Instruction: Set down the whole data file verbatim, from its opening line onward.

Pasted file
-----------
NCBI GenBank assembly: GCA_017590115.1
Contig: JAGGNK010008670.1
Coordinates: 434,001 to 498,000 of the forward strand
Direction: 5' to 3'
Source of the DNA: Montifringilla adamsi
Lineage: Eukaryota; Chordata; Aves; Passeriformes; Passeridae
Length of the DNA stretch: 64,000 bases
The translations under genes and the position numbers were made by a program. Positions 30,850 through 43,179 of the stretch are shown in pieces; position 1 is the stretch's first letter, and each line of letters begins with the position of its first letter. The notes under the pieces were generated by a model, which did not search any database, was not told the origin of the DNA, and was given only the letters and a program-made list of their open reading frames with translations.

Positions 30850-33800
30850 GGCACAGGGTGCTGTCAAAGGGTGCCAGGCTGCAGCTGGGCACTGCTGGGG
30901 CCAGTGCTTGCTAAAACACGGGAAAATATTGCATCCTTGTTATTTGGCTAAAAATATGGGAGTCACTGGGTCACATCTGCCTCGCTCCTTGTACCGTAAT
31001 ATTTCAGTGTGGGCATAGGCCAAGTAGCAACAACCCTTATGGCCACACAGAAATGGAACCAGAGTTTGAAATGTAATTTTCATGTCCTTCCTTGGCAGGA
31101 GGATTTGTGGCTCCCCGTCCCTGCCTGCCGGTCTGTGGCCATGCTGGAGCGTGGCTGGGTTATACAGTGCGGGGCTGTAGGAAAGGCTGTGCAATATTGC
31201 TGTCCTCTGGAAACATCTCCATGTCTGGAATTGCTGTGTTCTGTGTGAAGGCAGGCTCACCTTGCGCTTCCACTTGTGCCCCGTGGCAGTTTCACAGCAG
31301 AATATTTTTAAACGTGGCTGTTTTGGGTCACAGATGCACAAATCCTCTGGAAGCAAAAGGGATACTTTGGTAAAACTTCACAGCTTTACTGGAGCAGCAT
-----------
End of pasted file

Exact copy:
NCBI GenBank assembly: GCA_017590115.1
Contig: JAGGNK010008670.1
Coordinates: 434,001 to 498,000 of the forward strand
Direction: 5' to 3'
Source of the DNA: Montifringilla adamsi
Lineage: Eukaryota; Chordata; Aves; Passeriformes; Passeridae
Length of the DNA stretch: 64,000 bases
The translations under genes and the position numbers were made by a program. Positions 30,850 through 43,179 of the stretch are shown in pieces; position 1 is the stretch's first letter, and each line of letters begins with the position of its first letter. The notes under the pieces were generated by a model, which did not search any database, was not told the origin of the DNA, and was given only the letters and a program-made list of their open reading frames with translations.

Positions 30850-33800
30850 GGCACAGGGTGCTGTCAAAGGGTGCCAGGCTGCAGCTGGGCACTGCTGGGG
30901 CCAGTGCTTGCTAAAACACGGGAAAATATTGCATCCTTGTTATTTGGCTAAAAATATGGGAGTCACTGGGTCACATCTGCCTCGCTCCTTGTACCGTAAT
31001 ATTTCAGTGTGGGCATAGGCCAAGTAGCAACAACCCTTATGGCCACACAGAAATGGAACCAGAGTTTGAAATGTAATTTTCATGTCCTTCCTTGGCAGGA
31101 GGATTTGTGGCTCCCCGTCCCTGCCTGCCGGTCTGTGGCCATGCTGGAGCGTGGCTGGGTTATACAGTGCGGGGCTGTAGGAAAGGCTGTGCAATATTGC
31201 TGTCCTCTGGAAACATCTCCATGTCTGGAATTGCTGTGTTCTGTGTGAAGGCAGGCTCACCTTGCGCTTCCACTTGTGCCCCGTGGCAGTTTCACAGCAG
31301 AATATTTTTAAACGTGGCTGTTTTGGGTCACAGATGCACAAATCCTCTGGAAGCAAAAGGGATACTTTGGTAAAACTTCACAGCTTTACTGGAGCAGCAT